A blockchain is a tamper-evident type of data storage, which for the first time makes it possible to transfer assets between two transaction partners without any intermediaries. Here, data is aggregated at regular intervals (block time) in a virtual container (block) and cryptographically linked to the preceding block. The blockchain is thus to be understood as a kind of global ledger, which can be used to trace who added, changed or deleted which data and when. If something is changed in any block, the cryptographic linking of the blocks with each other in all subsequent blocks makes it possible to verify that the data has been tampered with.
We at MWAY are heavily involved with proof-of-stake based blockchains, as they offer a good compromise between the degree of decentralization and performance.
One of these projects is the Cosmos Network. As it is common in proof-of-stake based blockchains, in Cosmos, the validator status is determined by the stake, i.e. how large the individual value share is in the network. The larger this stake, the better the validator is rewarded for its work in generating blocks. At the same time, the stake is an incentive for honest behavior, since parts of this stake are destroyed (slashed) in case of misbehavior. Currently, the validator set consists of 125 validators, among which we are also represented as blockscape.
Furthermore, it is also possible for network participants who do not run validators to delegate their stakes to any number of validators they trust from the validator set, in order to be paid proportionally for providing their stakes. However, if the validator misbehaves, the delegators share the risk of being slashed.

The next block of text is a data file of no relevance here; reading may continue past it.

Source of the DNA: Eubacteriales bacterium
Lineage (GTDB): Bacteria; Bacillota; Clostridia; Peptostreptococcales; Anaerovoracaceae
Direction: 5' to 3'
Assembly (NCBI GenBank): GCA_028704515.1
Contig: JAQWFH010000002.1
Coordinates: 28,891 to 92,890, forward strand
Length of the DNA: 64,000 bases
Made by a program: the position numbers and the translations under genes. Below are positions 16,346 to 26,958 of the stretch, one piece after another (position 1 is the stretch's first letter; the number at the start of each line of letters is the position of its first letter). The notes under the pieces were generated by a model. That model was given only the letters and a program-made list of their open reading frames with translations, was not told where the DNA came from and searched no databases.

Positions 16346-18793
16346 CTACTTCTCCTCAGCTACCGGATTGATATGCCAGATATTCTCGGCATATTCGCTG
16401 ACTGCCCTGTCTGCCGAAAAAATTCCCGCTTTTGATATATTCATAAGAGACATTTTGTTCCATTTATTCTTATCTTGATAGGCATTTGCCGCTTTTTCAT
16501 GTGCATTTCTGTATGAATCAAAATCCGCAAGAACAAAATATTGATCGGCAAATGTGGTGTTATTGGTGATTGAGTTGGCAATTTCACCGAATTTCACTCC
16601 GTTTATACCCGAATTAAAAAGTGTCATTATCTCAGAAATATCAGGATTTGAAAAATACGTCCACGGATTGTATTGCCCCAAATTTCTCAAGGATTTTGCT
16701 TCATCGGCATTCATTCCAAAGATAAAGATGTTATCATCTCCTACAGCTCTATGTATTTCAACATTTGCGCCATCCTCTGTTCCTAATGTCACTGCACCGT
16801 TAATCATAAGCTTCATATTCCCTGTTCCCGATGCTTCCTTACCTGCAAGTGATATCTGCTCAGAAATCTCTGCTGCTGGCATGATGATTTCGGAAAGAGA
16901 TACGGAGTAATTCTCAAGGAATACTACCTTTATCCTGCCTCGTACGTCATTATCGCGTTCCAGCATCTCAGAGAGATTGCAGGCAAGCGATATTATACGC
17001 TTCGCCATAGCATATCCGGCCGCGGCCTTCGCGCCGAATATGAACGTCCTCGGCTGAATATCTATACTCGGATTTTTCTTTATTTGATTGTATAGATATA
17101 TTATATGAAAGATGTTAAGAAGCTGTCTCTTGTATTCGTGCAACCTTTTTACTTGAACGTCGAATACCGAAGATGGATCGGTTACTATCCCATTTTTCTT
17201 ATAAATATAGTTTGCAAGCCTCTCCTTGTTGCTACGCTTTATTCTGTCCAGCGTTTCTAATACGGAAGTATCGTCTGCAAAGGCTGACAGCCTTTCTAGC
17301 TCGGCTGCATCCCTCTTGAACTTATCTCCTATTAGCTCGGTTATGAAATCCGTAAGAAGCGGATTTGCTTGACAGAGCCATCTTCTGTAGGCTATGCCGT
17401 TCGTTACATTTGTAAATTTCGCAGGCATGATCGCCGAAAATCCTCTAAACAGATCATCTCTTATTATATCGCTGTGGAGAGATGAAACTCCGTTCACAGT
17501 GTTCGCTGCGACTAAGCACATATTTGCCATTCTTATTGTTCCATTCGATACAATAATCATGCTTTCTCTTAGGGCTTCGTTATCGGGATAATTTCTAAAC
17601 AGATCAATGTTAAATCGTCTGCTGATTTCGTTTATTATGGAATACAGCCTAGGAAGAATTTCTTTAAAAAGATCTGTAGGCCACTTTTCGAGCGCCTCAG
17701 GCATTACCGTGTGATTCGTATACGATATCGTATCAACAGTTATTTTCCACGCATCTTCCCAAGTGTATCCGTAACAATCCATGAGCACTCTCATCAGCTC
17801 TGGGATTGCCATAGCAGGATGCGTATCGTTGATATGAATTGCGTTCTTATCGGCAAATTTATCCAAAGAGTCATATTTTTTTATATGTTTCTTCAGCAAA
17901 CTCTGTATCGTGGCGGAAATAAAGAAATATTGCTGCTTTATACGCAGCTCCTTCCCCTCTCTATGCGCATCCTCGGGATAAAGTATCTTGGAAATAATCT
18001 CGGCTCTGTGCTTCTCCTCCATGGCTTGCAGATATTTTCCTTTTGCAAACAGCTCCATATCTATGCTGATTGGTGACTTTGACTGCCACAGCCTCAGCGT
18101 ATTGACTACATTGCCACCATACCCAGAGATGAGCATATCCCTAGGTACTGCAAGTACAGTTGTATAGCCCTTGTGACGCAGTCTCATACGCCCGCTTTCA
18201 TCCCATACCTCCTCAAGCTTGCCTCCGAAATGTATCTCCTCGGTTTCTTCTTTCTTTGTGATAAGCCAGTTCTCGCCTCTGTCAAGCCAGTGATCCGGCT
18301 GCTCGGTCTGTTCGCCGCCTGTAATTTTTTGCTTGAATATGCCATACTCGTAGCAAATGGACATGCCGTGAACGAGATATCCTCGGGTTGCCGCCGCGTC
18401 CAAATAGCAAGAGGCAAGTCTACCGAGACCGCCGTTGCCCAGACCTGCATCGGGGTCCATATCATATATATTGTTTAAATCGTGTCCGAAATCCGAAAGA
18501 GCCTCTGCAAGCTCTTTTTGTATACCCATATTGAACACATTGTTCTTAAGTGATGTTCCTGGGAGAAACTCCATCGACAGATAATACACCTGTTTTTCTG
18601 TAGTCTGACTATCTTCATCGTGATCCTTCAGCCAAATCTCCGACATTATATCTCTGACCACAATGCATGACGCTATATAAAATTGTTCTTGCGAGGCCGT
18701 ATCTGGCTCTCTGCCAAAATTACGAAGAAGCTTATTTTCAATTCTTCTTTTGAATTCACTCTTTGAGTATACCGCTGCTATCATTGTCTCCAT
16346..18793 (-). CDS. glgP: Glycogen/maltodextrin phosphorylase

Running a validator comes with its own set of challenges that needs to be overcome to ensure safe and smooth operation, laying the foundation for mutual trust in the community with other validators and delegators.
In order to reach consensus in the Cosmos Network, a couple of basic rules need to be followed:
A 2/3 majority of the total stakes in the validator set (voting power) must be available/online. If a validator becomes unavailable for a longer period of time, the network is stripped of its voting power that it needs to reach consensus. This means that if more than 1/3 of the voting power becomes unavailable simultaneously, no consensus can be reached.
No conflicting information may be distributed by validators in order to maintain a common truth, which is also known as double signing. If a validator signs more than one block proposal/vote for the current block height, it forks the blockchain through two conflicting pieces of information - also known as double signing.
If one of these rules is violated, the stake of the validator is partially slashed. In case of repeated, serious violations, the validator will be permanently banned (tombstoned).
Apart from the managing one’s own stake, it is also important to be an attractive option for delegators. In order to consolidate one’s place in the validator set, it is in the interest of every validator to set up a robust and secure infrastructure. A good start is to take a look at the slashing conditions and go from there.